The Celtic League has written to the International Maritime Organisation to find out what rules apply to the siting of offshore windfarms in ‘busy shipping lanes’.
Last week Isle of Man Steam Packet Co. chief executive Mark Woodward told the Manx Independent its sailings could be put at risk by the number of windfarms in the Irish Sea.
Energy giant Centrica won development rights for the Irish Sea zone last year, which is next to Manx territorial waters.
The £8 billion investment could see about 1,000 turbines being built, with the capacity to generate 4.2 gigawatts. Construction could begin as early as 2016.
Celtic League director of information Bernard Moffatt has written to the organisation’s secretary general, Efthimios Mitropoulos. He says: ‘Currently plans are in hand to considerably expand offshore wind farms off the Lancashire and Cumbria coast and, whilst the development of this technology is to be welcomed (as part of efforts to combat reliance on fossil fuels), the area(s) in question are in close proximity to busy sea lanes. An added factor in relation to the coastal seaways off NW England is that, uniquely, these see the frequent passage of vessels carrying nuclear fuel. Indeed, British nuclear transports not only use ports in NW England but have their base there.’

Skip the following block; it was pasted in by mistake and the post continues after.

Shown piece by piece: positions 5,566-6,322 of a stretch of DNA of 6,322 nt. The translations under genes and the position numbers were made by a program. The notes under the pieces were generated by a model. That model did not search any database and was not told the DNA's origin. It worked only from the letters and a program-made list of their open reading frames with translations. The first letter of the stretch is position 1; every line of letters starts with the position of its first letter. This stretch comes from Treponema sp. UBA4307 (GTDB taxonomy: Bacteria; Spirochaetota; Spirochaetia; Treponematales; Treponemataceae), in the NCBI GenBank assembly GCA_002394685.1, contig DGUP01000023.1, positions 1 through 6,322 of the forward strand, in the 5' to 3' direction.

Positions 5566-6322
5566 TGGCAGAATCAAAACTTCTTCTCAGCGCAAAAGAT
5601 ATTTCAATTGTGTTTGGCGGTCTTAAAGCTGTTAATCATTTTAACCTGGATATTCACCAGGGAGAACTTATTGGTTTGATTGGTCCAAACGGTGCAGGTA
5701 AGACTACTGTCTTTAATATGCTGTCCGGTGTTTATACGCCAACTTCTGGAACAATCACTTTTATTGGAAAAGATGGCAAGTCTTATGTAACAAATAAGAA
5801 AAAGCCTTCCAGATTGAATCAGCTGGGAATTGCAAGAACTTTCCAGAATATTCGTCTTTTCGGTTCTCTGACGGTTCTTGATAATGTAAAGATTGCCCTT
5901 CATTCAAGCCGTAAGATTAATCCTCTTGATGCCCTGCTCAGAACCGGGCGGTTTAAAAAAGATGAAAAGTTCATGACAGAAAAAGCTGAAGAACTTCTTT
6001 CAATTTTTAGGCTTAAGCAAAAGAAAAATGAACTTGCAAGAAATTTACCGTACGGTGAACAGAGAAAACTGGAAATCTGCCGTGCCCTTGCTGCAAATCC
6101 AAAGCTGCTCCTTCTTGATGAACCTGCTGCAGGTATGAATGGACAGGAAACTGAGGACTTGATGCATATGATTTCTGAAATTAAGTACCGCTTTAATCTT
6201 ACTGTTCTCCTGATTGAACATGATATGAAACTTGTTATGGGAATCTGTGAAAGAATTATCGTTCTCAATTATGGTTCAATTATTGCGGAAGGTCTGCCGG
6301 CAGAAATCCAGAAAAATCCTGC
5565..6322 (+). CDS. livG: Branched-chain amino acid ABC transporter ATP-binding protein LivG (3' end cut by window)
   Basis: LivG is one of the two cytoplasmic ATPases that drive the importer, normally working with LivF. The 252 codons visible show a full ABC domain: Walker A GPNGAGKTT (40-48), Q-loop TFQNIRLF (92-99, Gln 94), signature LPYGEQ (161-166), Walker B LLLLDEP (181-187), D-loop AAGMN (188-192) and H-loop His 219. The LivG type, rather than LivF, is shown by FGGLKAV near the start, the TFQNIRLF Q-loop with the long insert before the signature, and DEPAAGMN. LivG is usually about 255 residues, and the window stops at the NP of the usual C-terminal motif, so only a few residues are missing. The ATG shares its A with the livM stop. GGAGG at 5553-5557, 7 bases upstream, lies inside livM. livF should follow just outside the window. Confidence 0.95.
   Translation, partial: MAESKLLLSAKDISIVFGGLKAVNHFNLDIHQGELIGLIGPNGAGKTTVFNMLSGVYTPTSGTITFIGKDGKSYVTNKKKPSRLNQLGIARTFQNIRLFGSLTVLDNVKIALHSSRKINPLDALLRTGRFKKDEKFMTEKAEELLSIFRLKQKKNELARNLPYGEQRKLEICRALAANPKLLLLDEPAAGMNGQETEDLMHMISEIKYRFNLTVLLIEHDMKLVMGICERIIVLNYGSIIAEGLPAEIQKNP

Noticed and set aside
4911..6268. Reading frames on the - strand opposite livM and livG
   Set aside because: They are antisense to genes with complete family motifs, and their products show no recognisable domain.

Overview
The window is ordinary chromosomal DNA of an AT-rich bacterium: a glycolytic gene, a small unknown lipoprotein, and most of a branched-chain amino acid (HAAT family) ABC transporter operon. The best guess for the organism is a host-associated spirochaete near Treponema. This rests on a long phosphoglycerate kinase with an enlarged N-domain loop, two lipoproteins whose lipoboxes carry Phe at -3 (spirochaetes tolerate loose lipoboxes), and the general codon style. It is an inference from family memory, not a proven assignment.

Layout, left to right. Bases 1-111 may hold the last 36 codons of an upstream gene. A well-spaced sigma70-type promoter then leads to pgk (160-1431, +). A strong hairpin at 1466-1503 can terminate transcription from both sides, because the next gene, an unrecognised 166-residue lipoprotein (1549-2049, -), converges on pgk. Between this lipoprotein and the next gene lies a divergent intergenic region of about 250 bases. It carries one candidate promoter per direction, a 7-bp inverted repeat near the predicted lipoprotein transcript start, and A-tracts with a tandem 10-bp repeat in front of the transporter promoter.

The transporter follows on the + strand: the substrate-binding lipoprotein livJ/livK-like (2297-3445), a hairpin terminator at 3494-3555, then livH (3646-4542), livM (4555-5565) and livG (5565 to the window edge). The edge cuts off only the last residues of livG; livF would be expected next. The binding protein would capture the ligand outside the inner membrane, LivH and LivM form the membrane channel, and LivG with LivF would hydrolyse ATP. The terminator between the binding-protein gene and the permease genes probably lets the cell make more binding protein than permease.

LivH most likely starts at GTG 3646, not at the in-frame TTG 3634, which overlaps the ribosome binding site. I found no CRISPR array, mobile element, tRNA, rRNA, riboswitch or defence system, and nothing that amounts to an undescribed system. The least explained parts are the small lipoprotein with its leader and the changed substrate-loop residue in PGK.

The letter continues: ‘I would be extremely grateful if the IMO could advise if it has set out any guidance or recommendation which specifically mandates member states to carry out risk assessments into the consequences of ships having to deviate from normal routes due to offshore windfarms, additionally the consequences of recreational or motor fishing vessels having to enter commercial shipping routes in order to avoid proposed windfarm sites.’
The Celtic League has branches in the six Celtic countries and works to promote co-operation between these countries and campaigns on a range of political, cultural and environmental matters.
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